I served in the Marine Corps during the first years of the Iraq War and was a 9/11 first responder while stationed at Headquarters Battalion Quantico 2000-2004. I thought I knew something about Iraq upon the start of our new “war on terror”: Arab culture, with its intrinsic primal religious passions and resulting sectarian divisions, must be brought to heel under Western values of pluralism, secularism, and equality if peace and stability are to ever have a chance. This was a guiding assumption among the many Marine officers, active and retired, that I conversed with during my years at Quantico. Iraqis and Middle Easterners were, for us, abstractions that fit neatly into categories learned about by viewing a C-span lecture, or perhaps in a college class or two: there are Sunnis, Shia, some dissident sects, they all mistrust each other, and they all want theocratic states with their group in charge.
My first visit to the region as a civilian desiring to study Arabic in 2004, after completion of active duty military service, began a process of undoing every assumption I’d ever imbibed concerning Middle East culture, politics, and conflict. An initial visit to Syria from Lebanon was the start of something that my Marine buddies could hardly conceive of: Damascus became my second home through frequent travel and lengthy stays from 2004 to 2010, and was my place of true education on the real life and people of the region. While my fellow servicemen were just across Syria’s border settling in to the impossible task of occupying a country they had no understanding of, I was able view a semblance of Iraq as it once was through the prism of highly stable Ba’athist Syria.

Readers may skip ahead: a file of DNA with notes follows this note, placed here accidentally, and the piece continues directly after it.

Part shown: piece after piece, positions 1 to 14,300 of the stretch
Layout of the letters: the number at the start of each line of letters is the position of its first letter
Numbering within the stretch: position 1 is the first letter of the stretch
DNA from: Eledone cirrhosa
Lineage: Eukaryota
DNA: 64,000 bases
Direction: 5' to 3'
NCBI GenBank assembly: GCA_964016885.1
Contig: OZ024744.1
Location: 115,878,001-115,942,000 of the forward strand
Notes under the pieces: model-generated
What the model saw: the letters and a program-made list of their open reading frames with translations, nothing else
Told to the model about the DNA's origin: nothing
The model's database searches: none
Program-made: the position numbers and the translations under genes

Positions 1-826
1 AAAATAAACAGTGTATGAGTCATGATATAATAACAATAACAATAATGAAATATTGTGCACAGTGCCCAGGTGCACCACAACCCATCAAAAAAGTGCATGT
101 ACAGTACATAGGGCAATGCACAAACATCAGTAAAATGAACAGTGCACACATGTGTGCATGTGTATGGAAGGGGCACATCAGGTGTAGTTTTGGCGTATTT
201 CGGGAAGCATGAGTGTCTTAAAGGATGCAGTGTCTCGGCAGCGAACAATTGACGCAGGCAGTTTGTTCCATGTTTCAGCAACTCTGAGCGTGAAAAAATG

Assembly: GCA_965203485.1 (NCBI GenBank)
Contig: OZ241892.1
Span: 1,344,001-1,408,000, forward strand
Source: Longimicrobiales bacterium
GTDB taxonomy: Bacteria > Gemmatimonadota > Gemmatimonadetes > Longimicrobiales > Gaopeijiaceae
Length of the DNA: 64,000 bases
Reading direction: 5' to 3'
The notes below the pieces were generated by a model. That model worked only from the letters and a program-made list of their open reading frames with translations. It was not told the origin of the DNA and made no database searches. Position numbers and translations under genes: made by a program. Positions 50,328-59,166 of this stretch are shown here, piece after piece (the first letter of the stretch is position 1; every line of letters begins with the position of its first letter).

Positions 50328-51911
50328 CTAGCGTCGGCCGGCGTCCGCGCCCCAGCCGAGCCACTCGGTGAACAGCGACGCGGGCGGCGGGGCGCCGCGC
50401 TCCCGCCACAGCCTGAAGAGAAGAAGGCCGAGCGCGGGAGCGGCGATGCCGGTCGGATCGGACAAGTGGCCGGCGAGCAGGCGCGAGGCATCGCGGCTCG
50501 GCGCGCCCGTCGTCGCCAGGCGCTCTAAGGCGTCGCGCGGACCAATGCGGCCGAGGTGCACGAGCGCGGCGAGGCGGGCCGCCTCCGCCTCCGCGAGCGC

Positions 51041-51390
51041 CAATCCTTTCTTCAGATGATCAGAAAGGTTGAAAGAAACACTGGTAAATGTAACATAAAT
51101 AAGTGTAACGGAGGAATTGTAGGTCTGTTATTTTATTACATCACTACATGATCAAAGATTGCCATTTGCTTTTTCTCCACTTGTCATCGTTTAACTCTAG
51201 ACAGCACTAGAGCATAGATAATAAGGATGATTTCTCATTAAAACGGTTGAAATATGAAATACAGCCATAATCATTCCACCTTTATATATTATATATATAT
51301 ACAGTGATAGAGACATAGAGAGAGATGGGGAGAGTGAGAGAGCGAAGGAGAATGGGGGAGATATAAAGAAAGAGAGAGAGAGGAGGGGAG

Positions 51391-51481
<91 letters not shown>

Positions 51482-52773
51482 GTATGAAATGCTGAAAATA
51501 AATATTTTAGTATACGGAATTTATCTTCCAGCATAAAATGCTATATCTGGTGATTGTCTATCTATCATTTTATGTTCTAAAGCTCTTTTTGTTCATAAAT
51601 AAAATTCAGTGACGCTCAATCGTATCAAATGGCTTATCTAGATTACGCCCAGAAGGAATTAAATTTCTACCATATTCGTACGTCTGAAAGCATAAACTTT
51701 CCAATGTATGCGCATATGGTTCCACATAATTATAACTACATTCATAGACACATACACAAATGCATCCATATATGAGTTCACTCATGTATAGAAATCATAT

During my first weeks in Damascus, I was pleasantly shocked at just how wrong my simplistic ideas about region were. I expected to find a society full of veiled women, mosques on every street corner, religious police looking over shoulders, rabid anti-American sentiment preached to angry crowds, persecuted Christians and crumbling hidden churches, prudish separation of the sexes, and so on. I quickly realized during my first few days and nights in Damascus, that Syria was a far cry from my previous imaginings, which were probably more reflective of Saudi Arabian life and culture.